Fence panel sizes

Can anyone tell me if the standard 6' fence panels are actual size, or nominal (I.e. some allowance for post thickness)? I guess I could answer this by taking a tape measure down to B&Q, but this group has not yet let me down!
I ask as I need to replace a fence which is about to collapse due to the fence posts having rotted through. These posts are (were) located in metal pegs, which I'd hoped to re-use, leaving them in their current locations. However, measuring the existing panels reveals these to be between 179 and 180 cm, about 71". Once panel is only about 4' long, so I'd have to cut one panel, but I'd rather not have to do the lot!
The other alternative is nail feather edge boards up individually to arris (sp?) rails. Or closeboard panels - are these nailed to rails, or do these also fit inbetween posts? I'm somewhat loathe to follow these options, as they're more costly, and we don't intend to be in our current house for more than another year.
Many thanks for any response,     Mike.
--
Dr. Michael Atkinson, GeoQuest Simulation Software Development
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Mike Atkinson {reply address in .sig} wrote:

I have just measured a b and q cheapy fence panel and it is a sixteenth under 6 foot. Bearing in mind it is very hot and dry, so it is probably just over 6 foot on a damp day.
MrCheerful
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Thanks for the tip. I've no experience of this, so I had hoped to get the old wood out. If I have to get the damn things out of the ground then I might as well get new ones.

Yeah, I'm coming to this conclusion. And as these panels are only slightly shorter than the standard, it means I *will* have to get the old pegs out of the ground.

The catalogue I have also has wooden posts with V notches, presumably for these rails. (They also have the mortised version.) One possible advantage of this route is that I can space the posts slightly more than 6 ft apart, and so wouldn't have to get the old pegs out of the ground.

been completely free for a few weeks now.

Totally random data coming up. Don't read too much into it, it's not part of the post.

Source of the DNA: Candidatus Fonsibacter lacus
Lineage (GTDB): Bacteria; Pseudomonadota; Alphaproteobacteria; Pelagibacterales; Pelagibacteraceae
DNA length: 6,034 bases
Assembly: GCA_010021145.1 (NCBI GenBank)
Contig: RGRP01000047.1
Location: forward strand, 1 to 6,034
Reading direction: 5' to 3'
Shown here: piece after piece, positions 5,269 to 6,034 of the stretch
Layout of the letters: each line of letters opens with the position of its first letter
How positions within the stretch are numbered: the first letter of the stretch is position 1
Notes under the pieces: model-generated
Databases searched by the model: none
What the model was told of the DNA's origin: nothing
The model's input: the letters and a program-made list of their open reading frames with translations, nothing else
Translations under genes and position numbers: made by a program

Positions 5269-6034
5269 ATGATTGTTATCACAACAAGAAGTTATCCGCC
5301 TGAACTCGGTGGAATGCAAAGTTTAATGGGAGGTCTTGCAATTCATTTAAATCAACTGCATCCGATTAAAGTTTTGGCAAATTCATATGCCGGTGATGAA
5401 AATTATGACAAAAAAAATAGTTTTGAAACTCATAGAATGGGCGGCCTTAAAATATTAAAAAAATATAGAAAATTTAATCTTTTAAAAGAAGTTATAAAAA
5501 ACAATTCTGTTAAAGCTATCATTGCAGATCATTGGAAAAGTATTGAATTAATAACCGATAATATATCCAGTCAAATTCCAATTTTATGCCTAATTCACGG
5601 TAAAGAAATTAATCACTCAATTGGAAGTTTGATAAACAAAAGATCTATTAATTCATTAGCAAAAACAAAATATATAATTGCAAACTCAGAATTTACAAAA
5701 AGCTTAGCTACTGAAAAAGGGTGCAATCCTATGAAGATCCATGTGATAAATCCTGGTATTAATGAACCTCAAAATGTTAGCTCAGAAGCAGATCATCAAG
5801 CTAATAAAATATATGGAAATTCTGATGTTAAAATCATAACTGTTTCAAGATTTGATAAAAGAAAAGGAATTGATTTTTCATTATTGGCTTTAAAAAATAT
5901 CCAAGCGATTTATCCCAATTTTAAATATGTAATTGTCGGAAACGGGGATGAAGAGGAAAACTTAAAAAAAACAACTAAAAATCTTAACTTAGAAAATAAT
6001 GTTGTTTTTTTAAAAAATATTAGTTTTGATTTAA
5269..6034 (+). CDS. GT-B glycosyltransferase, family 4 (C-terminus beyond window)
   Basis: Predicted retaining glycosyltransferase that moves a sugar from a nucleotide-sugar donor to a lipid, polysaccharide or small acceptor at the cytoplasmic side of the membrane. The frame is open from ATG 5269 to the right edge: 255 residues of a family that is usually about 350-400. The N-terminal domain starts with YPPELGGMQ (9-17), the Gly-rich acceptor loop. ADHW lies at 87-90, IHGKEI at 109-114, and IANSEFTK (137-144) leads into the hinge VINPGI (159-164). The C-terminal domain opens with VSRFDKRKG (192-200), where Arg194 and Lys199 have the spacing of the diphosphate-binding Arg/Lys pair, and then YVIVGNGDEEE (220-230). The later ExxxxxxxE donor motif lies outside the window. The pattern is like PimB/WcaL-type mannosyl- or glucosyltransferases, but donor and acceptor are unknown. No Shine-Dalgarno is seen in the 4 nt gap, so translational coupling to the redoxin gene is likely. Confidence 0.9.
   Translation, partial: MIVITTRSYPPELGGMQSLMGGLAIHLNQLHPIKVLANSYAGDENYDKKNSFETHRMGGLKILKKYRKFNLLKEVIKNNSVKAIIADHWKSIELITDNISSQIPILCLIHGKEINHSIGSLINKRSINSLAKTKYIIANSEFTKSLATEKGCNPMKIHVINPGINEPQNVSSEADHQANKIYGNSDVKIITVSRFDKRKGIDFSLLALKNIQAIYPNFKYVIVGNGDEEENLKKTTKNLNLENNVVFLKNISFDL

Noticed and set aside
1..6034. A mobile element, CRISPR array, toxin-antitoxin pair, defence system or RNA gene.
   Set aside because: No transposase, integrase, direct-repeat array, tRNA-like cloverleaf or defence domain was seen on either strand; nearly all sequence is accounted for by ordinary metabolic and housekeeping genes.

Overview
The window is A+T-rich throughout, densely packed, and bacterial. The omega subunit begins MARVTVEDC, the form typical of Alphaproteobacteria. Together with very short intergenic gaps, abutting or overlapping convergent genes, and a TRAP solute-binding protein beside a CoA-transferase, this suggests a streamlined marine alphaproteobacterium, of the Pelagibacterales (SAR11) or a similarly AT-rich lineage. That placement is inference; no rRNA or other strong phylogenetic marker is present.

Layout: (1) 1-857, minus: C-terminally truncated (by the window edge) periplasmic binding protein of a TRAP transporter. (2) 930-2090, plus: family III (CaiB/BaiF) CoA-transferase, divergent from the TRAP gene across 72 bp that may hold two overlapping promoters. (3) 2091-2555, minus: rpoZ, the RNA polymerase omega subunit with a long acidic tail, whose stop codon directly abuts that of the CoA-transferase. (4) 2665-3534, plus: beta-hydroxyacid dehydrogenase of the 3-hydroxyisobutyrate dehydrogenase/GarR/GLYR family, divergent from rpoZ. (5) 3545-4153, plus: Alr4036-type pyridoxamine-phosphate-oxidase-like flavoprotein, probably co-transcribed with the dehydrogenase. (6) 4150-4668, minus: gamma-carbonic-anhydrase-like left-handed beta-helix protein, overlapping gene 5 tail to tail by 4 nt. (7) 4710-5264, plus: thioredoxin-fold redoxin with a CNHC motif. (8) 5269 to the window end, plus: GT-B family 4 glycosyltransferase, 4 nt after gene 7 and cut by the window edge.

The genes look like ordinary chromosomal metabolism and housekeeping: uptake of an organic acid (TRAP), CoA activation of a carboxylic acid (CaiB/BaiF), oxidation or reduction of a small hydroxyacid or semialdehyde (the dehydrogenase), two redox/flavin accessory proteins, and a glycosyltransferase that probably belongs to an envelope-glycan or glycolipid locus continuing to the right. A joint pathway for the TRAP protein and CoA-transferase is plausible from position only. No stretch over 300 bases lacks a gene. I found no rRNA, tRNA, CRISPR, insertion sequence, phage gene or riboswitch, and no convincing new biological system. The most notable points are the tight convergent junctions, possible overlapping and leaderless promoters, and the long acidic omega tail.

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Dr. Michael Atkinson, GeoQuest Simulation Software Development
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It's not that difficult to get the old wood out.
It may take a little work with a drill and an old chisel, but how ever fiddling it is it can't be as much effort as putting in new posts.
I reckon you'll be able to get panels to fit well enough..
You can use the metal clips to hold them which gives a bit of leeway, and if you find one where the gap is a bit big I'd fit a bit of batten to the side of the post and fix the panel to that
--
Chris French, Leeds

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Panels normally are 6ft. I repaired a fence for a friend recently where they had used metal posts cemented in. It wasn't hard removing the rotten fence posts out of the old metal posts with a hammer and old screwdriver and a few minutes patience. However the posts had been placed in tight - about an inch less than 6ft. I just removed the last batten on the panel, trimmed the top and bottom battens an inch and nailed back in (screwing is even better). Used a saw to trim the overhanging feather edge panels and job done.
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I had exactly this problem a couple of years ago.
It was very easy to cut down 6' panels to fit - just move the vertical rails at one end in the required amount, and cut off the excess. Took about five minutes per panel once I got the hang of it.
--
Chris Melluish



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Thanks for all the replies. I'll mull this one over during the weekend, but then probably get the panels, accepting that I'll need to do some work on them in order to get them to fit. I do like the idea of reusing the existing metal pegs in the ground - it sounds like I'm going to have some fun extracting the rotten wood from the old posts!
--
Dr. Michael Atkinson, GeoQuest Simulation Software Development
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Hello Mike

Have a bonfire and stick the posts in. Kinda messes them up if they're galvanised, but a wire brushing and a coat of hammerite brings them up lovely.
--
Simon Avery, Dartmoor, UK
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